With its element of political propaganda for a failed campaign by a failed ruler, Fernand Cortez could not stand as it was and Spontini made wholesale revisions, moving whole sections and introducing a major new character, to create a revised version of the work which was presented in Paris in 1817. It was well received and remained in the repertoire for 20 years, reaching 225 performances. He would revise it again for Berlin in the 1820s and when in 1840 the Paris Opera planned to perform it, Spontini wanted to revise it again (they seem to have ignored him and performed their traditional 1817 version).

It is in the 1817 revised version that the work has become known, but it is the original which has the most dramatic cogency. Shorn of his 1809 quasi Napoleonic role, the figure of Fernand Cortez becomes something of a cypher in the 1817 opera. We can now see this for ourselves as the Maggio Musicale Fiorentino performed the work in 2019 in the 1809 version (based on a new critical edition) and conducted by Jean-Luc TIngaud this is now on DVD [Amazon], with a largely Italian-speaking cast singing in French. The opera is not unproblematic for 21st-century audiences, the depiction of the Aztecs as bloodthirsty savages who need civilising is a tricky one, and you suspect the opera will always remain on the fringes, however its importance in 19th century France and Germany cannot be overstated. The young Richard Wagner would see the opera in Berlin and it would be one of the inspirations for his own French Grand Opera-inspired work, Rienzi.

Sketch by Ignazio Degotti of the décor for Act 1 of the 1819 production of Spontini's Olimpie in Paris
Sketch by Ignazio Degotti of the décor for Act 1 of the 1819 production of Spontini's Olimpie in Paris

Spontini's final work for the Paris Opera was Olimpie, based on a play by Voltaire. In its classicism, the setting is just after the death of Alexander the Great, the work seems a step back and the temple setting rather evokes Gluck's Iphigenie en Tauride (premiered in Paris in 1779). Yet Spontini would carry over his large-scale use of chorus from Fernand Cortez, as well as writing for a huge orchestra and including spectacular scenic effects (at the work's Berlin premiere Cassandre rode in on a live elephant).

The work was not well-received (very much mixed reviews) and it was withdrawn after seven performances. Part of the problem was perhaps the work's subject matter. For all the spectacular effects, neo-classical subjects were on their way out, but also Spontini was inevitably linked closely to the previous regime.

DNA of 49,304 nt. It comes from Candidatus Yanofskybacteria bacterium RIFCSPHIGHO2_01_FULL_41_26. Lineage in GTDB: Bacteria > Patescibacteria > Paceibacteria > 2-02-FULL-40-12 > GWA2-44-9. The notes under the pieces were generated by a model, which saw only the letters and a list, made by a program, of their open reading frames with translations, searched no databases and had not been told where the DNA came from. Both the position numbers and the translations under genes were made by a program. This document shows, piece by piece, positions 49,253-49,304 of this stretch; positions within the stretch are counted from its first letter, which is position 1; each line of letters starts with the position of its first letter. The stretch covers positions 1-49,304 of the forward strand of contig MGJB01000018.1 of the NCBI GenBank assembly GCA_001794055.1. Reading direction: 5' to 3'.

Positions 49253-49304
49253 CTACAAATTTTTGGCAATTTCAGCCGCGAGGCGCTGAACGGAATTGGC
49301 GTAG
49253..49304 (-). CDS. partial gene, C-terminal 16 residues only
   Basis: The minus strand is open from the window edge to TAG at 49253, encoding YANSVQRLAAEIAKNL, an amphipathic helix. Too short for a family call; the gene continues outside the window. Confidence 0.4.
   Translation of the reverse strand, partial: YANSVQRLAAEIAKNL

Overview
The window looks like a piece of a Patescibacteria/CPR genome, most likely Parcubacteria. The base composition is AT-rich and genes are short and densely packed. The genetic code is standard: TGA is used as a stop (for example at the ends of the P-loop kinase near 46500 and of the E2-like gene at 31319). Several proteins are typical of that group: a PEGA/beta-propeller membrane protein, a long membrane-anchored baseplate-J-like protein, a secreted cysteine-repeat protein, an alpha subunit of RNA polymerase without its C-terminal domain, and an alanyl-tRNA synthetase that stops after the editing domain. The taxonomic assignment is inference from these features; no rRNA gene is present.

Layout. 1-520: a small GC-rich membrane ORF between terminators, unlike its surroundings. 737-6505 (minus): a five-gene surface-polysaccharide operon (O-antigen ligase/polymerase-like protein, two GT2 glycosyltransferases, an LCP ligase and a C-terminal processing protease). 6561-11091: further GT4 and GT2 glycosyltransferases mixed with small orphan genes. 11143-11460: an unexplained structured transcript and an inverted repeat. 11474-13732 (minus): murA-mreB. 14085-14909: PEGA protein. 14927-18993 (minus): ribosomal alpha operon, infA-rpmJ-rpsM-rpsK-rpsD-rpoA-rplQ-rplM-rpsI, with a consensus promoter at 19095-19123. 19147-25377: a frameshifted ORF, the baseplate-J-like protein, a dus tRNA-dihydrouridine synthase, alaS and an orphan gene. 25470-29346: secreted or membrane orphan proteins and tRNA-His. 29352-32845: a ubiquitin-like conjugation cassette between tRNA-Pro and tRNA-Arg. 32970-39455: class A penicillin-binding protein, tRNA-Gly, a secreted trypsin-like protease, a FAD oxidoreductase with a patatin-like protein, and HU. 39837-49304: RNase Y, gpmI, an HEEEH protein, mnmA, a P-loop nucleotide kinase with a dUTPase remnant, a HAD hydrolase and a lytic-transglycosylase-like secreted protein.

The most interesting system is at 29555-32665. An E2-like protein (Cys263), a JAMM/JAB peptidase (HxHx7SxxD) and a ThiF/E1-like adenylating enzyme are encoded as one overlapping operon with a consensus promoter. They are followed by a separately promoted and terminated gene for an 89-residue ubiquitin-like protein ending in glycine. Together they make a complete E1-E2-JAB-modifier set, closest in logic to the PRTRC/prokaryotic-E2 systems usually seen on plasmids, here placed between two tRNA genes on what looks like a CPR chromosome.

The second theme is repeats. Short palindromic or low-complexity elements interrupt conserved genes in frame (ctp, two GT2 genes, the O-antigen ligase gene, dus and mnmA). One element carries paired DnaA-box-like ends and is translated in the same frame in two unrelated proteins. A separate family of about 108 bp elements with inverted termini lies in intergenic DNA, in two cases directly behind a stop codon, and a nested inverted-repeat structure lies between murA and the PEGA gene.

This was the period of the Bourbon Restoration, which lasted from the fall of Napoleon in 1814 to the July Revolution in 1830 (with an interregnum of Napoleon's 100 days in 1815). It is this period that sees the rise of French Grand Opera, as the bourgeois audiences become more important and the Paris Opera sought new ways to attract and entertain. Opera was no longer the preserve of the elite aristocrats knowledgeable about the classical world, the works needed to be more immediate. This gives us something of the background to Olimpie, and helps explain why Spontini, as a composer intimately linked to Napoleon's regime, struggled to capitalise on the changes.

Luckily for Spontini, in the audience for Fernand Cortez in 1817 was King Frederick William III of Prussia, who was struck by the music's power and offered the composer the post of General Musik-Direktor in Berlin. Spontini would be there from 1820 to 1840, would oversee new versions of both Olimpie and Fernand Cortez (in German). In fact, the German version of Olimpie, with a text translated and revised by the German Romantic author E. T. A. Hoffmann, was so successful in Berlin in 1821 that a new French version was produced based on this and given in Paris in 1826 when it was again met with indifference despite a new happy ending. Olimpie has been recorded in a scholarly historically-informed fashion by Palazzetto Bru Zane (see my review), but we are unable to compare versions as only the final version seems to survive.

Dario Schmunck in the title role of Spontini's Fernand Cortez in Florence in 2019 (Photo Michele Monasta)
Dario Schmunck in the title role of Spontini's Fernand Cortez in Florence in 2019 (Photo Michele Monasta)

When you look at Spontini's mature catalogue (the Wikipedia page is excellent ) you can grasp why his mature output is so small, Fernand Cortez went through four versions, Olimpie through three and his final opera, Agnes von Hohenstaufen through three. He seems to have been a compulsive reviser!

Premiered in 1829, Agnes von Hohenstaufen came just six years after Weber's Euryanthe [see my article] and exists in a similar historical-romantic world with its setting in Germany in the Middle Ages, though undoubtedly Spontini brings elements of French Grand Opera too. Most modern revivals of the work have been in Italian and that is the only way you can experience it on disc, though there have been performances of the work in its original language in Germany. It was given in German for the first time since the 19th century in Erfurt in 2018.

Spontini's time in Berlin was soured by his relations with Meyerbeer. Berlin-born, Italian-trained, Paris-based, Meyerbeer remained true to his native city and had a court appointment from 1832. But Spontini, as director of the Court Opera, seems to have dragged his feet over the premiere of Meyerbeer's 1831 opera, Robert le Diable, but censorship also prevented Meyerbeer's Les Huguenots from being performed. Finally, in 1841 a new Prussian king, Frederick William IV was more liberal, Spontini was replaced by Meyerbeer as director of the Court Opera, Les Huguenots received its Berlin premiere, and Spontini returned to Italy, where he died in 1851.

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1 comment:

  1. I have an old (ancient!) Cetra-Soria LP recording of La Vestale with Maria Vitale and Renato Gavarini, conducted by Previtali.